Each infrastructure asset we work with has a unique spatial location or set of locational coordinates. I-96 has a unique set of locational coordinates compared to every other highway and road in the world, and thus, I-96 is just one unique part of a much larger transportation network.
This concept of unique spatial location is a powerful one, as it allows a more complete understanding of the world around us. Engineers and scientists have latched onto this idea, and together with recent advancements in computational technology, are now using spatial analysis tools like Geographic Information Systems (GIS) to look at the world around them with fresh eyes.
What is GIS?
GIS is more than just software for creating maps. GIS is, at its core, a computational tool allowing users to collect, organize, analyze, and visualize data spatially. GIS is a platform which allows users to ask “where?” and help bring locational relevancy to a particular question by framing the question in a spatial context. This enables people to more easily see, analyze, and understand complex patterns that might otherwise be overlooked.
For instance, a GIS could be created to map out a city’s underground water pipes and the respective pipe sizes, ages, and materials. Such a GIS would help users determine which water pipes are not up to code and in need of replacement. Factoring in the cost of replacement, the same GIS could then be used to analyze what specific pipes are most likely to fail and which pipes are most vital to the overall functioning of the water system. A GIS-based strategic management plan could then be created to ensure the most vital pipes are given priority in the upkeep of the system.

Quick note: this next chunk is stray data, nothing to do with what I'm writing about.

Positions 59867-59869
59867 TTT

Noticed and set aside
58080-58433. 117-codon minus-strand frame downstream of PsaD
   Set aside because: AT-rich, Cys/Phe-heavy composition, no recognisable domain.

One of the most important aspects of GIS is that it can be used to collect, manage, and analyze nearly any sort of data. Data in a GIS is not just limited to satellite imagery and GPS points. There is almost no limit as to what sort of data a GIS can handle. 3D modeling, historical live data feeds, and “Big Data” type datasets are all potential inputs to a GIS. (See examples below)
The Increasing Role of GIS in Civil Engineering
GIS is playing an increasing role in the world of civil engineering due to the strongly spatial nature of the discipline. It is a useful tool for the modern civil engineer, allowing us to better answer the all-important question of “where” in all of the diverse projects we work on. In addition, because of its unique asset management and analytical capabilities, GIS can also be used to achieve significant cost-savings within infrastructure-focused organizations, especially as those organizations move away from paper-based asset management systems and into the digital world.
The concept of spatial location coupled with the development of GIS has revolutionized the tech industry over the past few years. In turn, these advancements will undoubtedly play a lead role in helping to bring locational relevancy to complex civil engineering questions as we move forward into the data age.
This is a screenshot of sewer data stored in a relational database. Databases are an excellent way to collect and store large amounts of data; however, humans are not computers. It is difficult for us to understand the context of what this data really means. Where are the manholes? Where are these sewers? How large are the pipes?
This is the same data visualized in a GIS format. The data now has spatial context and is easily understood from a human’s perspective. (Images created with data courtesy of ESRI Sanitary Sewer Model)